Historically, clothing has been something we have held onto for a long time, but with fast fashion available at your fingertips we are beginning to see clothes as disposables. It is clear why this needs to change and we can all do our part by changing our clothing habits and making sure that we support the right brands to drive more sustainable efforts.

Here are some hard facts and impactful solutions for buying, using, and disposing of clothes that will allow you to be a part of the solution 🌊🌍


  • 80 billion new pieces of clothing are sold in the world every year. This is 400% more than the amount we consumed just two decades ago yet we wear clothes for half as long.
  • The fashion industry contributes to around 10% of global greenhouse gas emissions due to its long supply chains and energy-intensive production
  • The average lifetime for a garment of clothing in the UK is estimated as ~2.2 years.
  • 85% of textiles end up in landfills or are incinerated when up to 95% of these materials could be recycled.
  • The fashion industry consumes more energy than the aviation and shipping industry combined.
  • The fashion industry produces about 20% of global wastewater.
  • To make one pair of denim jeans, 10,000 litres of water is required to grow the one kilo of cotton needed for the pair of jeans. In comparison, one person would take 10 years to drink 10,000 litres of water.
  • The average UK shopper only wears 70% of what’s in their wardrobe and use clothes on average 7 times before discarding.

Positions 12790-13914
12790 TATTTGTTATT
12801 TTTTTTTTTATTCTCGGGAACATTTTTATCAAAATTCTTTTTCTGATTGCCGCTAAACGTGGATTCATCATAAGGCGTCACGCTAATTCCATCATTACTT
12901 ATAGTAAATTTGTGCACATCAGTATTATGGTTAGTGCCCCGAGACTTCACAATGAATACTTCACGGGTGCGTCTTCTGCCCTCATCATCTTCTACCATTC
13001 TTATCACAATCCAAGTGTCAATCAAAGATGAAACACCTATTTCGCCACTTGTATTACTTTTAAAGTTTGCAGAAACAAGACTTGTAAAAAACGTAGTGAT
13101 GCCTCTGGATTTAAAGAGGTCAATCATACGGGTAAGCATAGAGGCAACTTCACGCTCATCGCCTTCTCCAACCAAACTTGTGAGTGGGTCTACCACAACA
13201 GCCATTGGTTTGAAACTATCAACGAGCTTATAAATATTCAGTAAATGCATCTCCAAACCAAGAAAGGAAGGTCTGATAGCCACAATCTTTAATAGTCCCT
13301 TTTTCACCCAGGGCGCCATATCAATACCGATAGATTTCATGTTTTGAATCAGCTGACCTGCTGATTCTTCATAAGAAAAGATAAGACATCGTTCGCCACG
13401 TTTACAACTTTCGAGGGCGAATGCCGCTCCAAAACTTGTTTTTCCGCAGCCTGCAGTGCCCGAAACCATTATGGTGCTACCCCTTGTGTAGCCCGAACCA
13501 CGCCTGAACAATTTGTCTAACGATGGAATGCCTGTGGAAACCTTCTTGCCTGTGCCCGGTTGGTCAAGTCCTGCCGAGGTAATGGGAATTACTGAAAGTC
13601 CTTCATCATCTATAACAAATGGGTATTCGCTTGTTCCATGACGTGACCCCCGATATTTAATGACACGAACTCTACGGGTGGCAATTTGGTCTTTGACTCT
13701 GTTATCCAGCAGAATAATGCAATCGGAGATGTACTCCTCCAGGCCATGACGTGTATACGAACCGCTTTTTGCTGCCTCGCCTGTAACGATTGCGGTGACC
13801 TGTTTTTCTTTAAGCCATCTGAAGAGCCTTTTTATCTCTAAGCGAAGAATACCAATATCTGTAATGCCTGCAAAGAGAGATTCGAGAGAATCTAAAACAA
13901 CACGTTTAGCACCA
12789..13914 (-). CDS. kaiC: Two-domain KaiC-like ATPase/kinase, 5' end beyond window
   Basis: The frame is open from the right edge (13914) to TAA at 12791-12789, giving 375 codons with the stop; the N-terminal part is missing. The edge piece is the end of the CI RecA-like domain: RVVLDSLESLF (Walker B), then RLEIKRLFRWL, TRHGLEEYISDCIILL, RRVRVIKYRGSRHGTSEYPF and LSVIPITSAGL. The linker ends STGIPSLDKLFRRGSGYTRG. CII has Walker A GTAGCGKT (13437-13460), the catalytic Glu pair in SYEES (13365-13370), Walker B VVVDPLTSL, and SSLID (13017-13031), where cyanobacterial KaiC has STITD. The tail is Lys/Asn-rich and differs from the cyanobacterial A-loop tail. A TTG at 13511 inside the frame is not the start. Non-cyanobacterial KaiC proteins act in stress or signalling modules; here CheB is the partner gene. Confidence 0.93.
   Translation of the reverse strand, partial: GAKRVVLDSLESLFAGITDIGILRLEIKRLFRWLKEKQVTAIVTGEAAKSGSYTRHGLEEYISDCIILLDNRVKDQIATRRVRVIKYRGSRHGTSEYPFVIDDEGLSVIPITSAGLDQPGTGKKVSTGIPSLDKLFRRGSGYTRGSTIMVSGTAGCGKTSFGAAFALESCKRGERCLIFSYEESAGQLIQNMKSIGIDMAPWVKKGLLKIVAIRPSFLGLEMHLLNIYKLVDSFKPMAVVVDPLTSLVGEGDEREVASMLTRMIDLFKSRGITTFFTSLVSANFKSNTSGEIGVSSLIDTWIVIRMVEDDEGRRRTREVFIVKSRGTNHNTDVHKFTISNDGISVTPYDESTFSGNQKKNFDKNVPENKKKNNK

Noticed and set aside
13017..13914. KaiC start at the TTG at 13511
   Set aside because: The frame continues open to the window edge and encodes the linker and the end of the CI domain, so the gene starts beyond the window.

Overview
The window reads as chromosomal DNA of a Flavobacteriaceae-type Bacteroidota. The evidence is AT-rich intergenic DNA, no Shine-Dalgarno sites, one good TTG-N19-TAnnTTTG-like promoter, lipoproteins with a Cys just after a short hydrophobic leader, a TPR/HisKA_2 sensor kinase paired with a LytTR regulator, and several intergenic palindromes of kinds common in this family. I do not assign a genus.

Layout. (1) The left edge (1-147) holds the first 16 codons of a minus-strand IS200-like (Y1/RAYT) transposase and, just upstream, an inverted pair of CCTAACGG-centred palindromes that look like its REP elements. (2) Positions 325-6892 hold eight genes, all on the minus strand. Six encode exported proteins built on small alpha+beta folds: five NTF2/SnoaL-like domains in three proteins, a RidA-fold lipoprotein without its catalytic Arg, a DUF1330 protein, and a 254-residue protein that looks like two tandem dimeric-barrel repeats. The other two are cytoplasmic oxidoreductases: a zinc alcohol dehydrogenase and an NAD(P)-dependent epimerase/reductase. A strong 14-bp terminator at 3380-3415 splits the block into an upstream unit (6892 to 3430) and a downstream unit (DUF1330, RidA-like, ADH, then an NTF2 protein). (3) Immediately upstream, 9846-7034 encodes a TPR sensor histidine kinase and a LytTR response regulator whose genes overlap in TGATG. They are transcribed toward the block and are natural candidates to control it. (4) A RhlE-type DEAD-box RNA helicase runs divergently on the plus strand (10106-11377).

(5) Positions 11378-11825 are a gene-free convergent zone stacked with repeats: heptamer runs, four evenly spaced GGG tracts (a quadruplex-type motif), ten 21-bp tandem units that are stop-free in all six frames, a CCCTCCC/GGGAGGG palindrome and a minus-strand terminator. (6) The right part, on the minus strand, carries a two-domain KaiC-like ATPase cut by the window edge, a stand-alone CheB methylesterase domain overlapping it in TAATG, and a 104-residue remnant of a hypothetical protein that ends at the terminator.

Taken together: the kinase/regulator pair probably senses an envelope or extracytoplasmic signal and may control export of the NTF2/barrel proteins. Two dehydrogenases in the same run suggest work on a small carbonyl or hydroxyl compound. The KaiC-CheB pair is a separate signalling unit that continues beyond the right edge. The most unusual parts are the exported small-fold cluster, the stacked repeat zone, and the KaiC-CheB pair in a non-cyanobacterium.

• Only 15% of consumer-used clothing is recycled, whereby almost 100% is recyclable

So what can you do to reduce your clothing footprint?


An organised wardrobe is not only incredibly satisfying, but it will also give you a good idea of what you have, what you need, and what you DON’T need anymore! We would suggest doing a semi-annual (pre-summer and pre-winter) closet clean where you look at what clothes you use and which you don’t. Set up a rule such as: clothes you haven’t worn once over the last two years you give to your local charity shop.


To be honest, the last generation who were used to sewing and mending clothes was our grandparents, or parents at best. We have taken on this terrible habit of disregarding of clothes as we don’t think they are perfect anymore, but it's so easy to get a small sewing kit that you can use for the easiest of mending and keep clothing a lot longer then you would otherwise. Personally, we find that home-mending-scars on your clothes look awesome!!

End of life tip: When you have some clothes that just cannot be saved, bring out the sewing machine and make a reusable fabric bag out of your old clothes for your grocery shopping. Do double good!


With 80 billion pieces of clothing being bought around the world each year, its time to share what we have and the best way to do this is by giving or selling our unwanted clothes and when we need new clothes we go back to find someone else’s unwanted treasures in a second-hand shop. Reusing clothes is the best way to keep them in the loop and reducing waste.


Think about it, how dirty do your clothes actually get after one day of wear? The use of clothes is actually the largest part of its environmental impact due to us washing clothes and the energy used to power the machine and heat the water. Our top tips to wash less and better are.

  • If they don’t need a wash, then just hang them to get some air before putting them back in the wardrobe.
  • If there are any small stains, wash them off by hand and let airdry.
  • If you have been on a garden planting mission, then yes wash your clothes, but do so with the least possible environmental impact by for example washing them cold, using an ECOEGG (remove the need for laundry detergent), and a GUPPYBAG (remove microfibers entering your water mains).